Saturday, July 20, 2013
A 27-acre wildfire burning north of the town of Lyle on the Washington side of the Gorge was declared to be 100-percent contained Thursday morning.
No one was injured in the fire, which started Monday afternoon along the Centerville Highway, but one home was lost in the blaze.
Originally estimated to be 100 acres in size, the fire was downgraded to 27 acres in size after its perimeter was mapped with a GPS. Stan Hinatsu, recreation program manager for the Columbia River Gorge National Scenic area, said the difficult terrain was responsible for producing the large discrepancy in fire size estimates.
“The terrain is very, very steep,” he explained. “When the terrain is steep it’s really hard to get a clear estimate. The fire looked much larger than it actually was.”
Hinatsu added that the initial estimate was made at night, which also contributed to the difficulty.
He said Thursday morning that the Centerville Highway was open again after a portion of the road was closed Monday for safety reasons. Washington Department of Natural Resources continued mop-up work on the fire throughout the day Thursday.
The fire is believed to be human-caused as no natural sources for the fire could be determined.
Firefighters also stopped the forward spread of a 513-acre wildfire burning on Miller Island in Washington Tuesday afternoon. The large island is located in the middle of the Columbia River, directly across from its confluence with the Deschutes River near the eastern terminus of the Columbia River Gorge National Scenic Area.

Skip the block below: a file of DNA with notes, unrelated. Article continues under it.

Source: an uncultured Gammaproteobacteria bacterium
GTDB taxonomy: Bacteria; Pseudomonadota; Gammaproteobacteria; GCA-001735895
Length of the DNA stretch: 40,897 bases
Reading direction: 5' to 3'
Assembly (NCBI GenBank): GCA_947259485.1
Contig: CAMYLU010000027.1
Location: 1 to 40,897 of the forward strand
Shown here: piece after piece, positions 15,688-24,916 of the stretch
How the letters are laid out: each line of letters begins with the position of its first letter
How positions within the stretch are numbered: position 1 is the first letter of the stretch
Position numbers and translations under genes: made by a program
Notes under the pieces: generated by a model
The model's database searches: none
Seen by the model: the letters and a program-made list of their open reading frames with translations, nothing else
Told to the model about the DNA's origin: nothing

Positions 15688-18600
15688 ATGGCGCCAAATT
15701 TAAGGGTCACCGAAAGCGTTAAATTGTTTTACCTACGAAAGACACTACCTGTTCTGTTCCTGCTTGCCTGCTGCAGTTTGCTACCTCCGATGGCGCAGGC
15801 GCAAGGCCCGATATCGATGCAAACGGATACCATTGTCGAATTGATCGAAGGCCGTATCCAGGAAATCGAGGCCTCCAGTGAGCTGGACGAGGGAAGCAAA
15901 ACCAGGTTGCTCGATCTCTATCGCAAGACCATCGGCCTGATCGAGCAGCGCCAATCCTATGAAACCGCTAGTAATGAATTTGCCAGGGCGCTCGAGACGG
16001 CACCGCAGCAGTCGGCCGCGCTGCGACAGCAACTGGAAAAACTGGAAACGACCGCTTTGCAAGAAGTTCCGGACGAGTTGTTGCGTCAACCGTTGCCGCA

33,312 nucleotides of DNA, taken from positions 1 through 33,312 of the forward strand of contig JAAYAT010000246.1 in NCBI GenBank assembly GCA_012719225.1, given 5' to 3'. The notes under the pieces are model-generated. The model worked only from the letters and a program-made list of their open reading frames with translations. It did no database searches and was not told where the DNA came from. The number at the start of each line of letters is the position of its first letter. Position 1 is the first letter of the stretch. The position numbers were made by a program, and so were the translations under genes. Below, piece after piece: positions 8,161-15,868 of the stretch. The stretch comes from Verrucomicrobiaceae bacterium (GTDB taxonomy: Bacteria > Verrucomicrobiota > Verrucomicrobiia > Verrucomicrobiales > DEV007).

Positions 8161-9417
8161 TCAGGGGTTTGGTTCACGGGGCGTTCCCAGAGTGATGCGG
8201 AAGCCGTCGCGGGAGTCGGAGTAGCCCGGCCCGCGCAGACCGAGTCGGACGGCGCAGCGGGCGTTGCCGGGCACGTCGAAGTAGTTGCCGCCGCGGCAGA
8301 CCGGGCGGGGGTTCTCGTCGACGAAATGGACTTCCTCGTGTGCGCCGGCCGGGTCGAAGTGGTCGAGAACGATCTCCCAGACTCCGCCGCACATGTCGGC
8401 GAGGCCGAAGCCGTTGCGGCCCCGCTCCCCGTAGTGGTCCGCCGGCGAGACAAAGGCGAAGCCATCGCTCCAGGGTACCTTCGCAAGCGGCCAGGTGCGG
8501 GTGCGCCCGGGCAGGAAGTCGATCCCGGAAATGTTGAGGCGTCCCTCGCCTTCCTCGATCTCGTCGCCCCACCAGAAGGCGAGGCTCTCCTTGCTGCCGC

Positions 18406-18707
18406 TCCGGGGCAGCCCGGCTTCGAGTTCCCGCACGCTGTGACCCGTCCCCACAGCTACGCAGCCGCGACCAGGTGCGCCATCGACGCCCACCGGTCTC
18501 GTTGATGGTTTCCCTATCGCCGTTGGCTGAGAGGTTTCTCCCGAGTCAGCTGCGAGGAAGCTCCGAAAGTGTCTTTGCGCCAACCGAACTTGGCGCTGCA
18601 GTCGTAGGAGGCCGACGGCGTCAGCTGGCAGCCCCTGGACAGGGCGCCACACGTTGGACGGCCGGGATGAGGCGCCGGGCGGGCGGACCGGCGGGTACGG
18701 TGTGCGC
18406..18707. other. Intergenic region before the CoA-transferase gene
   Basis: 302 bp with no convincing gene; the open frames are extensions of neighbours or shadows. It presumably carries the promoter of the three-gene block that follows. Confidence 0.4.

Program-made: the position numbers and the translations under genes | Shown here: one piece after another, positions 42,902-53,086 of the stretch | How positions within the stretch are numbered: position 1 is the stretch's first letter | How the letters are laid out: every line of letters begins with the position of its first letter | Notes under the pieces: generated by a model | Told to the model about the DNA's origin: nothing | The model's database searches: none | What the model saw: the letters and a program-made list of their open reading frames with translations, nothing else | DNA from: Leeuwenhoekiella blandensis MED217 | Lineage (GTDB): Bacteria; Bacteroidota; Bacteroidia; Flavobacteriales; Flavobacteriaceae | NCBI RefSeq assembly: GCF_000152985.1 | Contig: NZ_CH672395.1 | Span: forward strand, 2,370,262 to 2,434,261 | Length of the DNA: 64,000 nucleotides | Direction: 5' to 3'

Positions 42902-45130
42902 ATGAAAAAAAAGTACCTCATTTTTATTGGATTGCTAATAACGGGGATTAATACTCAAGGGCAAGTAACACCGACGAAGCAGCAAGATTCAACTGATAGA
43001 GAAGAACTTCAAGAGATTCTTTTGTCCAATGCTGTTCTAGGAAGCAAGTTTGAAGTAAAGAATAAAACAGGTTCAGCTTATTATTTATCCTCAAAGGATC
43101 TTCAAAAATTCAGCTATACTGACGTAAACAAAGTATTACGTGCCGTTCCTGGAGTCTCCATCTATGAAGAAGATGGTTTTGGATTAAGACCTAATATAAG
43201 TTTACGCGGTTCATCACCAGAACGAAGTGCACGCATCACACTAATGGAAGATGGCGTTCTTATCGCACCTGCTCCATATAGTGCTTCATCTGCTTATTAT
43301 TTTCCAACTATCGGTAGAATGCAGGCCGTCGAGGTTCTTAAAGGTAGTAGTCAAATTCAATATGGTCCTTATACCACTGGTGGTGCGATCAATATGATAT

Oregon State Police helped ferry eight firefighters to the uninhabited island in a police boat that embarked from the Deschutes River Boat Launch. Hinatsu reported firefighters were doing burn-outs to consume fuel ahead of the fire as well as swatting out the fire to minimize ground disturbance and “protect cultural resources” that exist on the island.
Hinatsu said Thursday crews were monitoring the fire, which was determined to be caused by lightning.
In Hood River Wednesday evening, a small brush fire started in an area above the Rotary Skate Park located between Cascade and Wasco.
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Lawnmower torches Arbor Vitae on Portland Drive
The riding lawn mower driven by Norma Cannon overheated and made contact with dry arbor vitae owned by Lee and Norma Curtis, sending more than a dozen of the tightly-packed trees up in flames. The mower, visible at far right, was totaled. No one was injured; neighbors first kept the fire at bay with garden hoses and Westside and Hood River Fire Departments responded and doused the fire before it reached any structures. Westside Fire chief Jim Trammell, in blue shirt, directs firefighters. The video was taken by Capt. Dave Smith of Hood River Fire Department. Enlarge